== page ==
The sole disappointment was the Shaiyya Biryani. This is a very traditional Navayathi dish, so my expectations were high. It’s supposed to be a half dum-cooked biryani prepared with sevai instead of rice. “We are not exactly sure how the shaiyya biryani came into existence although it’s a very popular dish which is usually eaten for dinner,” says Shaad. The meat is first pre-cooked with all the special ingredients. The sevai is par-cooked and then layered over the cooked meat masala with spices, then covered and dum-cooked on a slow flame [until done].”
Unfortunately, Ali Baba chooses to replace the sevai with noodles (big, fat, thick noodles, at that) unless a customer specifically requests that they use vermicelli.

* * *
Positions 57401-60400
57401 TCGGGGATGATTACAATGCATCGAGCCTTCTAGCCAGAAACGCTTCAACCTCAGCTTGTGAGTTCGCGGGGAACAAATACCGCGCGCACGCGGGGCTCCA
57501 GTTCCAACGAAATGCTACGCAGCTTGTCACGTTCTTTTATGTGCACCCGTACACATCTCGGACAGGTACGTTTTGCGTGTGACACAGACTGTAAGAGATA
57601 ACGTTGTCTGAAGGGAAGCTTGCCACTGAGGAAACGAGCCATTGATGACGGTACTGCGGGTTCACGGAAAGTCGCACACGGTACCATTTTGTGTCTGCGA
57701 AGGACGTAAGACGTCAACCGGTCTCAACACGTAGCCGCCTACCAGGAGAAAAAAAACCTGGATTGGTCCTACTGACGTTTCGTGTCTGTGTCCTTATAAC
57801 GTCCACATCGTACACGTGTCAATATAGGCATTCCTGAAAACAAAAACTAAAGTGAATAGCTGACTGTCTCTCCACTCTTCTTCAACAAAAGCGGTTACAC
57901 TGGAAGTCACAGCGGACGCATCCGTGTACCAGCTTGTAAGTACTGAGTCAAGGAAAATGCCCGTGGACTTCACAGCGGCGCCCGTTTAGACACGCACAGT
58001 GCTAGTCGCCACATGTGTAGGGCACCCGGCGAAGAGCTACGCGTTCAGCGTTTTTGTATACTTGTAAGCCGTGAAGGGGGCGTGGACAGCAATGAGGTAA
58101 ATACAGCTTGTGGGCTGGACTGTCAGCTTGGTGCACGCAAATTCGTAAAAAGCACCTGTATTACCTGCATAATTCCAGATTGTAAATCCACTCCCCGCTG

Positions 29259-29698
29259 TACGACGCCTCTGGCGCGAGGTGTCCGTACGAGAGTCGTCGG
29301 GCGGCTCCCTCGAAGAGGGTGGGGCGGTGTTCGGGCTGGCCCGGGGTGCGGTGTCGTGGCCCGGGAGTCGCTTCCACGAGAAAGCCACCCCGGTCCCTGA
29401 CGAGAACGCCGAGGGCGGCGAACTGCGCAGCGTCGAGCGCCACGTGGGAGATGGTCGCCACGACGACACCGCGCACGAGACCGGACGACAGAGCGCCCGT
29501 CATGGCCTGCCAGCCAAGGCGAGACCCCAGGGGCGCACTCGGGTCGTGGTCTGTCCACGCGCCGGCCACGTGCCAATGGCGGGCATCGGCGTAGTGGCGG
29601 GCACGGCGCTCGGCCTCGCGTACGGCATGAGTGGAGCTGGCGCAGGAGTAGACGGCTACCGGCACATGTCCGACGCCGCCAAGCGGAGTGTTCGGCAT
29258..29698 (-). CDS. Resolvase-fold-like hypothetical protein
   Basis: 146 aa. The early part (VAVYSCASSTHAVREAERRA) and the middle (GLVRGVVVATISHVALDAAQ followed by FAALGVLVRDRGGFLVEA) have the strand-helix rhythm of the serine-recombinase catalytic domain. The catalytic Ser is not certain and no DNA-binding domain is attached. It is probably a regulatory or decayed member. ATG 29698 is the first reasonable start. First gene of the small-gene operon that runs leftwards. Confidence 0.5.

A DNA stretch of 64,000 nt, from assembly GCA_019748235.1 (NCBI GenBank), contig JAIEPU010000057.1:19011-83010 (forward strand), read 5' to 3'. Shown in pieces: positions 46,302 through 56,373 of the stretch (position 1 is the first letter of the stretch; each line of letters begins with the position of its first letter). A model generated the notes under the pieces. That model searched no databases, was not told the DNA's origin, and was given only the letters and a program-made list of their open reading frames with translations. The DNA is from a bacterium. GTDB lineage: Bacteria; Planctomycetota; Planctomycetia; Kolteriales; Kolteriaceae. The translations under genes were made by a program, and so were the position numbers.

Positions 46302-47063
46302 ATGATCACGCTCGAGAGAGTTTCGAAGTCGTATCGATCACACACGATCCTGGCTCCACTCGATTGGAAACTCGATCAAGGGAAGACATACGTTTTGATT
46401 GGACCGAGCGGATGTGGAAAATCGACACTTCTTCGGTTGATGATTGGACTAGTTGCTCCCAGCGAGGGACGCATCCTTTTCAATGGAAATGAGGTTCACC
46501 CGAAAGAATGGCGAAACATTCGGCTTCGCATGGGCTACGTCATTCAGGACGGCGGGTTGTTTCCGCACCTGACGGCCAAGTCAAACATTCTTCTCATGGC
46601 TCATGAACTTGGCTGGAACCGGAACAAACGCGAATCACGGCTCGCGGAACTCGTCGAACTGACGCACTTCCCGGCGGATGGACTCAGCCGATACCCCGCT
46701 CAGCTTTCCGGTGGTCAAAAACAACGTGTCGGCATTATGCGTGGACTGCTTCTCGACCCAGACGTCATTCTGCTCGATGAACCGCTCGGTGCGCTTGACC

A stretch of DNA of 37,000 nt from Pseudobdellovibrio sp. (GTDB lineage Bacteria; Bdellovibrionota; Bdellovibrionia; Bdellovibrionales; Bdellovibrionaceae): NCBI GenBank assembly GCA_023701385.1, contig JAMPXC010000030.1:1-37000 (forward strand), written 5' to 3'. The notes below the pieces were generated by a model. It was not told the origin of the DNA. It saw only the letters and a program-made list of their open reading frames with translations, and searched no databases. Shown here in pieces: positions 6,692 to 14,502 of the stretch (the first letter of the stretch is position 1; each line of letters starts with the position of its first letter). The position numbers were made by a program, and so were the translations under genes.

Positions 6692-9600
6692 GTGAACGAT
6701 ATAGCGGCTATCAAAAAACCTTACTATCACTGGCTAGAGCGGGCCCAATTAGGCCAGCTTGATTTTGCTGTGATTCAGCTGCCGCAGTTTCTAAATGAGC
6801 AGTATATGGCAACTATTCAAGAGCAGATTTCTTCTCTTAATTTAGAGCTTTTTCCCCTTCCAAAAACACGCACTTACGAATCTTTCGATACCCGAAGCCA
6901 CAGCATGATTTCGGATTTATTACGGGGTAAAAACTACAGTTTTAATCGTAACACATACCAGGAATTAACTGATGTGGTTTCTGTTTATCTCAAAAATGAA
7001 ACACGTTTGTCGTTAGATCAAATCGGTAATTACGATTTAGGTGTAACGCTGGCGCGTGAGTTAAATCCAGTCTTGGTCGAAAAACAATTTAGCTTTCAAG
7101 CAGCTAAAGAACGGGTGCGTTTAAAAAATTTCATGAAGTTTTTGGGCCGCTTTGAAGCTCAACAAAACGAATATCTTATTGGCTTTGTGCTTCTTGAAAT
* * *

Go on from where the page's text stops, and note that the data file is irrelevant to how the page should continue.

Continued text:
Although it was tasty, with the mutton falling off the bone, the texture was strange, with the noodles overwhelming other, more subtle flavors. I would imagine that vermicelli would be a more delicate counterfoil to the meat – as it was, the noodles completely overwhelmed the flavor. If you order this dish – and you should – ask for it to be prepared using sevai.
Ali Baba’s varied menu merits repeated visits, for several reasons:
- Seasonal, off-menu specialties such as the aforementioned raithey, and alibbey (jungle mushrooms)
- Unusual desserts like shaufa panna pudding, a sort of custard flavored with dill
- Refreshing Iranian and Moroccan chais at the end of your meal
- The fact that you can eat heartily and doggie bag some for later at Rs. 300 per head or less (our bill for the first meal for four described above totalled Rs. 1166 including tax).
Ali Baba Café
No. 69, 1st floor,
Phone: 080 40917163